Vintage original 8.5 x 11 in. typed correspondence pertaining to the booking of the epic early feature-length Italian silent film drama, CABIRIA, released in 1914 and directed by Giovanni Pastrone.
Sent from the E-L-K Film Co. of Chicago, Illinois and dated August 16, 1915, this typewritten letter was addressed to Mr. H.E. Hanson, manager of the Palace Theatre Co. in Antigo, Wisconsin. Therein is discussed the potential booking of this massive feature-length film at the Palace Theatre and the writer notes that "...you might write us, giving us a line on what the seating capacity of your house is, and also whether you have new and up-to-date operating machines [projectors], for we are very anxious to see that "CABIRIA" does not get into any house wherein the film will be injured, or it will not do justice to this production."The letter was signed in black ink by the company's Secretary. In fine+ condition, the top and bottom portions of the right edge have been folded back and all of the paper is present with one horizontal and two vertical folds.
*"Cabiria is a 1914 Italian epic silent film directed by Giovanni Pastrone and shot in Turin. The film is set in ancient Sicily, Carthage, and Cirta during the period of the Second Punic War (218–202 BC). It follows a melodramatic main plot about an abducted little girl, Cabiria, and features an eruption of Mount Etna, heinous religious rituals in Carthage, the alpine trek of Hannibal, Archimedes' defeat of the Roman fleet at the Siege of Syracuse and Scipio maneuvering in North Africa. Apart from being a classic on its own terms, the film is also notable for being the first film in which the long-running film character Maciste makes his debut. According to Martin Scorsese, in this work, Pastrone invented the epic movie and deserves credit for many of the innovations often attributed to D.W. Griffith and Cecil B. DeMille. Among those was the extensive use of a moving camera, thus freeing the feature-length narrative film from "static gaze". The historical background and characters in the story are taken from Livy's Ab Urbe Condita (written ca. 27–25 BC). In addition, the script of Cabiria was partially based on Gustave Flaubert's 1862 novel, Salammbo, and Emilio Salgari's 1908 novel, Cartagine in fiamme (Carthage in Flames).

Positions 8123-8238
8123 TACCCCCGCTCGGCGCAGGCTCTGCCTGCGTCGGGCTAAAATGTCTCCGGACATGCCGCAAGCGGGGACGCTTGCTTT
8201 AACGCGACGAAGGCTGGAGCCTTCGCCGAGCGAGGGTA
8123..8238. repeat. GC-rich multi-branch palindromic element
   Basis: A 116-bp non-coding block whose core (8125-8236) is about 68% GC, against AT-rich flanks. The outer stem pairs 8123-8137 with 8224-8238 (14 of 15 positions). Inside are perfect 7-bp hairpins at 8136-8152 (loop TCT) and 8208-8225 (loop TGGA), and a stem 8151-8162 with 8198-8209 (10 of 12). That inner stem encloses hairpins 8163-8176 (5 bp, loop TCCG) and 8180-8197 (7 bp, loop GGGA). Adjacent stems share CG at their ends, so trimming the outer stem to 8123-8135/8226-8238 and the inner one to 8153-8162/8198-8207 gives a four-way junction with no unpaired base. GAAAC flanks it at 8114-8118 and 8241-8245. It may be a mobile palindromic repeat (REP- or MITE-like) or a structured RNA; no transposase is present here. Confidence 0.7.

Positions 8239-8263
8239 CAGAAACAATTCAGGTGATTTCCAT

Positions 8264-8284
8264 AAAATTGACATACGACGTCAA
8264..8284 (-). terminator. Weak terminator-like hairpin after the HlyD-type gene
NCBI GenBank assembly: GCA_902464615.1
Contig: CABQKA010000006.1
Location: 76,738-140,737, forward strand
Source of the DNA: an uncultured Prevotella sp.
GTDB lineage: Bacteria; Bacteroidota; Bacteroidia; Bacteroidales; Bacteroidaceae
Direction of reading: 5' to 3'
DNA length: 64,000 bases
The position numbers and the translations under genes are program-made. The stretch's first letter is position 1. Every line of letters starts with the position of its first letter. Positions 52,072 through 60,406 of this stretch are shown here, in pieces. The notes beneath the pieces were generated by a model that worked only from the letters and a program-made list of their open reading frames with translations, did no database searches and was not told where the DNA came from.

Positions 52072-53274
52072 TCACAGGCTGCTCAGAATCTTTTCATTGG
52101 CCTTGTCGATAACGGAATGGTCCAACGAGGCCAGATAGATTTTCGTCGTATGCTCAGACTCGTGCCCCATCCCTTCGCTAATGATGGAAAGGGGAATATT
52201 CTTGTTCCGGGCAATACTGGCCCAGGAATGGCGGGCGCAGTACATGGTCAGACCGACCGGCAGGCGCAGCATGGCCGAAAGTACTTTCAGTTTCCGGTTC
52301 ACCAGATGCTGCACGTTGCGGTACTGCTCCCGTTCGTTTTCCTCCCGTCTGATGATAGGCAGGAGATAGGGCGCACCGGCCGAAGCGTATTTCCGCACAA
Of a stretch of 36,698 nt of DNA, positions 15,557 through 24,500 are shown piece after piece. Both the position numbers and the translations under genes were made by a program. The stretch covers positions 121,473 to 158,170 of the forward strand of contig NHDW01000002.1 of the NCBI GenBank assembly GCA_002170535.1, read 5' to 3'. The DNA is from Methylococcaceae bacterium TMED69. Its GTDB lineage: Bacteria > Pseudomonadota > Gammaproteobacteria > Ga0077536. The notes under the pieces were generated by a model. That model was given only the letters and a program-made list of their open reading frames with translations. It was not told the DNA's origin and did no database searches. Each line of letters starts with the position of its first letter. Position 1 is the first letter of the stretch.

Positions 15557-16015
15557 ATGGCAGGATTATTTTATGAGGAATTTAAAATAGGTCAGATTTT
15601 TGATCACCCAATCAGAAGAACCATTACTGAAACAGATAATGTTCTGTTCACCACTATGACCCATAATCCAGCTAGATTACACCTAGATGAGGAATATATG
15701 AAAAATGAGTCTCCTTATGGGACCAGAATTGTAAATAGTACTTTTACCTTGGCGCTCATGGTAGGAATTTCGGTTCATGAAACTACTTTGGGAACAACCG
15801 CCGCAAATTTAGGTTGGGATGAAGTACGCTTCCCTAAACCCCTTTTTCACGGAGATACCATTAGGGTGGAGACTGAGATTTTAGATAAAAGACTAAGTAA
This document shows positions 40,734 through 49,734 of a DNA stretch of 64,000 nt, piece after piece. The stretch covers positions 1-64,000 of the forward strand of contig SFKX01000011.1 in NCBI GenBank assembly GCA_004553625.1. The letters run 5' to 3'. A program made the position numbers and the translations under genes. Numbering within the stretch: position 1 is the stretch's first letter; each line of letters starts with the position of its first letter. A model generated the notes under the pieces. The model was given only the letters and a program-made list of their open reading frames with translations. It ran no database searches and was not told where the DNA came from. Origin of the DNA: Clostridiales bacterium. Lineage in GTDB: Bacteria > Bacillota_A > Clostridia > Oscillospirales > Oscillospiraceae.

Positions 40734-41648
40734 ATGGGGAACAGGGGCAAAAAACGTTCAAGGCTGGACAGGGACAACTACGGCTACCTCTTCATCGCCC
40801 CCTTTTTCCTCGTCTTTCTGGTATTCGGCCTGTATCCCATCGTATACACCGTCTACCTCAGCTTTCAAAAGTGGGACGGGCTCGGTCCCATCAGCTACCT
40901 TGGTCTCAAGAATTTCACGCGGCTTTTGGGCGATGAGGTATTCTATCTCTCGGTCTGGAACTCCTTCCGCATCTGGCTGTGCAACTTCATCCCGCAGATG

Italian author Gabriele d'Annunzio contributed to the screenplay, writing all of the intertitles, naming the characters and the movie itself. The film was noted as being the first popular film to use the tracking shot – the camera is mounted on a dolly, allowing it to both follow action and move within a film set or location. The tracking shot in itself was nothing new. "Panorama" effects (lateral and vertical) had been used frequently in film since 1896, but Cabiria, with the new freedom provided by the dolly, is innovative in introducing "zoom" movement, towards and away from the scene, which for years afterwards was referred to by both cameramen and directors as a "Cabiria" shot. This movement was such an innovation at the time that other film makers quickly incorporated it. The film was a major influence on D.W. Griffith's, Intolerance (1916), but he never uses "Cabiria" shots; the famous crane shot moving down and into the festival in Babylon is a "panorama" effect. The elephants used in several scenes in the film are Indian elephants, rather than the much smaller and less intimidating North African elephant (which, though used in Hannibal's invasion, was long extinct at time of filming) or the African elephant (which is undomesticable)."
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